When police arrived on the scene, defendant was responsive and did not have any major injuries. A detective noticed that defendant was limping and that his eyes were bloodshot. Defendant agreed to accompany the detective to a nearby hospital to give blood and urine samples. At the hospital, a registered nurse, Atchley, checked defendant for injuries and drew his blood at around 3:51 a.m. A phlebotomist drew a second blood sample approximately half an hour later. From these two blood samples, defendant's blood-alcohol content (BAC) was determined to be .059 percent and .052 percent, respectively.

         Defendant was indicted for one count of manslaughter in the first degree, ORS 163.118, for Spinney's death; two counts of assault in the third degree, ORS 163.165, one count for each of the two passengers of the other vehicle; and one count of DUII, ORS 813.010. The case proceeded to a jury trial.

         At trial, an expert for the state testified that, using retrograde extrapolation, defendant's BAC at the time of the accident was likely within the range of .082 and .106 percent. Pertinent to this case, "[a] person commits the offense of driving while under the influence of intoxicants if the person drives a vehicle while the person *** [h]as 0.08 percent or more by weight of alcohol in the blood." ORS 813.010 (D(a).

         Defendant's theory at trial was that he had a seizure at the time of the accident. Defendant suffers from a seizure disorder for which he takes medication twice per day. He testified that he last took his medication on the morning of the accident, before he and Spinney left for Lebanon. Defendant reported that he missed his second dose of medication that evening. One of the responding deputies testified that defendant told him that "bad things" could happen if he misses a dose. Defendant also testified that the seizure medication was his "stupid pill" because it made concentrating and multitasking difficult for him. Defendant testified [294 Or.App. 624] that the prescription sheet for his antiseizure medication instructed him that drinking in moderation was permitted.[4]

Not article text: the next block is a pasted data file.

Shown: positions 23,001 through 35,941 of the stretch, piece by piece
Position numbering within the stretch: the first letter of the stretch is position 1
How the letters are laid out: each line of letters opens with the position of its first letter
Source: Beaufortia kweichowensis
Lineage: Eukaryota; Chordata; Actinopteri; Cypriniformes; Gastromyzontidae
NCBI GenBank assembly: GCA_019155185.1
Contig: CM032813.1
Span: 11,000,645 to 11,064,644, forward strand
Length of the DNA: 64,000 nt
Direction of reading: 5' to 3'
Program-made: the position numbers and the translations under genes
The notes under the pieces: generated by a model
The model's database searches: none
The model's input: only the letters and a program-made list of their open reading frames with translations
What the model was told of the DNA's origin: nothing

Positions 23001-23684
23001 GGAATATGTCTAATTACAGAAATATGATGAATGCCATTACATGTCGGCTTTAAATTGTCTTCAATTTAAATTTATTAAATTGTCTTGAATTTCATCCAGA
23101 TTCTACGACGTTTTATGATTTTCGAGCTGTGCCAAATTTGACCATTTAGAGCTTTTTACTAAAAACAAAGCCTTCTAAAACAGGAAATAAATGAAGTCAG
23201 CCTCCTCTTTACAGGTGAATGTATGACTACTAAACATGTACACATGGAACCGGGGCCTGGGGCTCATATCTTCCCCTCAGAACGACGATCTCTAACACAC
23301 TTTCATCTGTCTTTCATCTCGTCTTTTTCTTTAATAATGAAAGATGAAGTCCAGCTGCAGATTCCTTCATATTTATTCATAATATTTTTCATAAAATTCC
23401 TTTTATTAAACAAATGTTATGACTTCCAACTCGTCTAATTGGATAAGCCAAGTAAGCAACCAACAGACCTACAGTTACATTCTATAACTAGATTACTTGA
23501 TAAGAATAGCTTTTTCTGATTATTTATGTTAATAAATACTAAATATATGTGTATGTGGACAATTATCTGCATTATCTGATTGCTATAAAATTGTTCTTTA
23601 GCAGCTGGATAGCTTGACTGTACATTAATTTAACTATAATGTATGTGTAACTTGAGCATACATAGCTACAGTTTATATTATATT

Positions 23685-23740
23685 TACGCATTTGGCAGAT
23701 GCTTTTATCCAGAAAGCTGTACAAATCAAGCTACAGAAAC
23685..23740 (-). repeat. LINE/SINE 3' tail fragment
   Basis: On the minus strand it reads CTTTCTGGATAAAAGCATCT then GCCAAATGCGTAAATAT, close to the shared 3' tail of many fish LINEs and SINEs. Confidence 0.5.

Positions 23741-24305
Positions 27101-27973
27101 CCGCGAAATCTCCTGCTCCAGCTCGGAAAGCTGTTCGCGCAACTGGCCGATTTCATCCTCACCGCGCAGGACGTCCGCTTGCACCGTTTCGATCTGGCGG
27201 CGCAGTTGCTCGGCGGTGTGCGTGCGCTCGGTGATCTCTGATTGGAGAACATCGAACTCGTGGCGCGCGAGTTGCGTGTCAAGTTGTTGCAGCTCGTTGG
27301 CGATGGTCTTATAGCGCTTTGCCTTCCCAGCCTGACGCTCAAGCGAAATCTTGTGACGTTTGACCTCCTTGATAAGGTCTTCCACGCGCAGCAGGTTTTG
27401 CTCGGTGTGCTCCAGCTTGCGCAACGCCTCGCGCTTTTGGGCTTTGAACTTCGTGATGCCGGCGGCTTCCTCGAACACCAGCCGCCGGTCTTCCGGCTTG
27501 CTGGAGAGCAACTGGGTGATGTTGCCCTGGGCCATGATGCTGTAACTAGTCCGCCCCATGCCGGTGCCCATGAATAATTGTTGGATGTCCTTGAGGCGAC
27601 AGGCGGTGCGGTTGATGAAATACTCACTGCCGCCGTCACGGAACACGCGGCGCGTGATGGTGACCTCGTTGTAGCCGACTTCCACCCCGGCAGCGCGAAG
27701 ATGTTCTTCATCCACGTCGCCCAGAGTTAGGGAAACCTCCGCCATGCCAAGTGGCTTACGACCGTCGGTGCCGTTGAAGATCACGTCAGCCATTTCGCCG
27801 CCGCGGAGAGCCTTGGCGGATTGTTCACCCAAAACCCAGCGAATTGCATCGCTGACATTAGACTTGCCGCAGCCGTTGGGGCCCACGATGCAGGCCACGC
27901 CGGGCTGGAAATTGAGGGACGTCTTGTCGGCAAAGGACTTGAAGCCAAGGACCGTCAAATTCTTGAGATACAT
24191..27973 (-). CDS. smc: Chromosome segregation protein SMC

As an element of the crimes of manslaughter and assault, the state was required to prove at trial that defendant acted with a reckless mental state.[5] ORS 163.125(1)(a); ORS 163.160(1)(a). The state's theory of recklessness was, in part, that defendant disregarded a risk when he mixed alcohol and antiseizure medication. On this point, the state called Atchley, the nurse who drew defendant's blood at the hospital, as an expert witness. Atchley testified to the following: (1) that she had been a registered nurse since 2007; (2) that she had a four-year degree in nursing from Oregon Health & Science University (OHSU), which required two years of prerequisite classes and two years of nursing courses "where we do clinicals, learn skills, learn review of systems, you know, just a little about everything that you need to be a nurse"; (3) that she passed the NCLEX national standardized test for nursing; (4) that she reapplies for her license every two years; (5) that she was required to have additional certifications in trauma, emergency nurse ...